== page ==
Shooting for The Flight Attendant began in winter 2019, and the team successfully finished five full episodes before the pandemic shut down production in mid-March. Mamet, like the rest of the world, had her life thrown into a tailspin—she was floating, untethered. She and her husband, the actor Evan Jonigkeit, had plans to move out of New York City sometime in the future, and the pandemic pushed that move forward significantly. In their new house—a cabin built in the 1920s that was originally sold via a Sears catalog—the couple engaged in the typical quarantine activities: cooking, reading, watching movies, taking their dog Moose for walks. Jonigkeit, whom Mamet describes as “crazy handy,” tinkered with the interior, converting their dining room into a home gym and refurbishing the walls. Mamet, who describes herself as a certified “horse girl,” would go to the barn every day and ride. “That was basically our Groundhog Day,” she says laughing. They found they did not miss the hustle and bustle of the city, even after having lived there for over 10 years. (“I’m secretly 90 years old inside of this meat suit,” Mamet adds. “The turtle life is really doing great by me.”)
In September 2020, the cast and crew were called back to set. They were, Mamet says, the “guinea pigs,” the very first production back up in New York.
“I was scared that I was going to go back and it was going to feel clinical, with all these precautions in place. That’s one of the things I love most about what I do is this intimate, creative, hands-on atmosphere. I wondered if I was going to go back and, like, no, one’s going to be allowed to talk to each other.”
The precautions were firmly in place—the costume department was in full PPE, wearing masks, face shields, goggles, and hospital aprons. A Covid-19 assistant director team was on-site, distributing hand sanitizer and masks. But within five minutes of returning to work, Mamet says any notions of discomfort vanished, and they were “hysterically laughing,” as though they’d never left.
“Then we had this really magical thing that happens very rarely in our industry, which is that everyone involved creatively clicked in this way that felt really powerful,” Mamet says. “So much of it has to do with chemistry; every puzzle piece fit perfectly together, every human on the show—from our grips to Kaley—gave 150 percent every day.”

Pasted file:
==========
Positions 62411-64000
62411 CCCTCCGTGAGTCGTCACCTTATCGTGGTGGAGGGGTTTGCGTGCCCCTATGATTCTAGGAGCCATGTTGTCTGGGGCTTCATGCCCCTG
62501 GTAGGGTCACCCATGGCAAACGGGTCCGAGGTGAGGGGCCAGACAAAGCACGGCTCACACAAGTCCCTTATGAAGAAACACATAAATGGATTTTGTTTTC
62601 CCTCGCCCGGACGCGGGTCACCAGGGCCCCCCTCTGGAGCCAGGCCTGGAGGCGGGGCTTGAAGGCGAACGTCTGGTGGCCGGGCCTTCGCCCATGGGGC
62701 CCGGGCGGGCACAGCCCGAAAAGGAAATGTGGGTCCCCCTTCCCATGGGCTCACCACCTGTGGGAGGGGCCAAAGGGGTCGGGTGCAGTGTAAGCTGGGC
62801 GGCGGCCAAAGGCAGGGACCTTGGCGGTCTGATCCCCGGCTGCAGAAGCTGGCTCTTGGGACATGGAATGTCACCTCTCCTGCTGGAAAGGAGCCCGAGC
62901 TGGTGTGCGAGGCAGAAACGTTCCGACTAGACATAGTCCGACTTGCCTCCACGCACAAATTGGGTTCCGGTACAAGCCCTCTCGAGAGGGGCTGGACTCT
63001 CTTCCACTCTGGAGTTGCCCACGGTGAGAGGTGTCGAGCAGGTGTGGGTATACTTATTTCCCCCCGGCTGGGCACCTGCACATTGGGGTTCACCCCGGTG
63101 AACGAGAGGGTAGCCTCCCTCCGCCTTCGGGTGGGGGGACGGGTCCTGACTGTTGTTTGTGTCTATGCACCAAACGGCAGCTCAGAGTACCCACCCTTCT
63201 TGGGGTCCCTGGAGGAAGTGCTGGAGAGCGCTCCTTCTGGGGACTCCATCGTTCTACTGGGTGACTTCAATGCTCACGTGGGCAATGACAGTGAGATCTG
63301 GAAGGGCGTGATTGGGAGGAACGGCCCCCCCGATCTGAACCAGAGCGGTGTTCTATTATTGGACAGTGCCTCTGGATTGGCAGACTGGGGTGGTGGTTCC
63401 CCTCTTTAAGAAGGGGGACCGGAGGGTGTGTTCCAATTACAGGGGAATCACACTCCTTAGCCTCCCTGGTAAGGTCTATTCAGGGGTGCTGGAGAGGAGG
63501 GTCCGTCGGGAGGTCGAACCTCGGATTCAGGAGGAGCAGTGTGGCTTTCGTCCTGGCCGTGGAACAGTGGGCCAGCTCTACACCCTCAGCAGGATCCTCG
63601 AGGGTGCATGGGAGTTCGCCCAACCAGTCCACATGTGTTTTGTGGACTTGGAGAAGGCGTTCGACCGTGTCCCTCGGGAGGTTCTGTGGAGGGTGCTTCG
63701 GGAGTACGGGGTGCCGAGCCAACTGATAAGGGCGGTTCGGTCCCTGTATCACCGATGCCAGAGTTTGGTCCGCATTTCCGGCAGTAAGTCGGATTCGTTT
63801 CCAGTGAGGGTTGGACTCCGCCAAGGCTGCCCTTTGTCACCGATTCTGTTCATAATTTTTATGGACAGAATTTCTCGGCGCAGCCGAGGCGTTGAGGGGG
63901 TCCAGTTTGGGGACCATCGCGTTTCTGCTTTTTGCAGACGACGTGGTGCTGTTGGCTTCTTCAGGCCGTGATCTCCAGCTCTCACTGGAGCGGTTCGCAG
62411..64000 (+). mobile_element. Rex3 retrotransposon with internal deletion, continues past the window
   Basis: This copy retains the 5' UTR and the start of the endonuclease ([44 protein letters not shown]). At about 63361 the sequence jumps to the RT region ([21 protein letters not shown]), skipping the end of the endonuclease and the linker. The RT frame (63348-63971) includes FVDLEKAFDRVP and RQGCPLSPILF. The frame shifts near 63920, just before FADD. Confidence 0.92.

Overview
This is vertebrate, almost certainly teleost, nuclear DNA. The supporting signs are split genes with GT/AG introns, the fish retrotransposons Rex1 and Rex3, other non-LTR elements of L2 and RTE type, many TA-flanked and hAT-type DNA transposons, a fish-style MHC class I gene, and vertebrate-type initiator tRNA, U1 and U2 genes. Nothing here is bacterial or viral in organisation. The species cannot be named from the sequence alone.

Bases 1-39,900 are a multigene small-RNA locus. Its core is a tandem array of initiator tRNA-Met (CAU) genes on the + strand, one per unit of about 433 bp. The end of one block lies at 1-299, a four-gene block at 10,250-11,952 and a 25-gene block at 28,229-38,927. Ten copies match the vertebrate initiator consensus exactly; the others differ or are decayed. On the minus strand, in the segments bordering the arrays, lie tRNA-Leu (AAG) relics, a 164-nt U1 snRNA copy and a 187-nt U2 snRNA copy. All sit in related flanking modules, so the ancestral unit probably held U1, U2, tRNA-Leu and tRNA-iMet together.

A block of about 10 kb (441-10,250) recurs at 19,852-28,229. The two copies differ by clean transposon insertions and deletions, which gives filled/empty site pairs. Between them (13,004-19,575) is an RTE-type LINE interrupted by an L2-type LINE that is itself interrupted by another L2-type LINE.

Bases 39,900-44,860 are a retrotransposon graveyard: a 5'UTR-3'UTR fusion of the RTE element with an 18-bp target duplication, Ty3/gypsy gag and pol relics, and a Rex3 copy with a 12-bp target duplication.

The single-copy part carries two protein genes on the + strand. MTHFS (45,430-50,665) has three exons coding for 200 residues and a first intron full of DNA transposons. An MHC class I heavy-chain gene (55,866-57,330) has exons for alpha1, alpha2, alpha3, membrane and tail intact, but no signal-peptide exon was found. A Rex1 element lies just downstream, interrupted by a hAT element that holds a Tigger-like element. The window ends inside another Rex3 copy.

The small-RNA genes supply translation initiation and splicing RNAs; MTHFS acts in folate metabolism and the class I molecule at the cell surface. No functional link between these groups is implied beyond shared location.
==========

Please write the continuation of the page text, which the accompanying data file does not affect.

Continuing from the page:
The connection was especially strong between Cuoco and Mamet, who had never met prior to this production. During their first table read, the two actresses were encouraged to improvise if they wanted to. Cuoco approached Mamet and immediately “booped” Mamet by tapping her on the nose.
“Immediately I was like, ‘Don’t do that.’ Annie and Cassie were born in that moment,” Mamet says. She adds that Cuoco is also a “horse girl” and they have big plans to, once “this is all over,” visit Ireland for a riding trip. In fact, one of the paparazzi photos snapped of the two actresses, in which they are crying and hugging one another on the last day of filming, was when Cuoco gifted Mamet an equestrian helmet.
Although The Flight Attendant may seem like a run of the mill comedy-slash-murder-mystery on paper, Mamet regards it as a story that shows humanity. And indeed, the characters—especially the women featured—are layered and complicated; more so than in your standard thriller fare. The characters were partly what drew Mamet to the project in the first place. She, like many other actresses in the industry today, are avoiding taking on roles that she’s called in the past “furniture characters”: a nice-looking chair that serves no purpose, or, in other words, a person in a film who doesn’t hold any substance.
“All of the characters have a real end, and all of their storylines are so integral to them,” Mamet says. “We learn so much about why they’re doing what they’re doing, what motivates them. Being alive is not simple. It’s super complicated. And we, as viewers, want to see people who reflect that.”
“To me, obviously, a special, entertaining, hopefully enjoyable finished product is so important,” she adds. “But because I’m the one who’s making it, the journey of making it is the most important part.”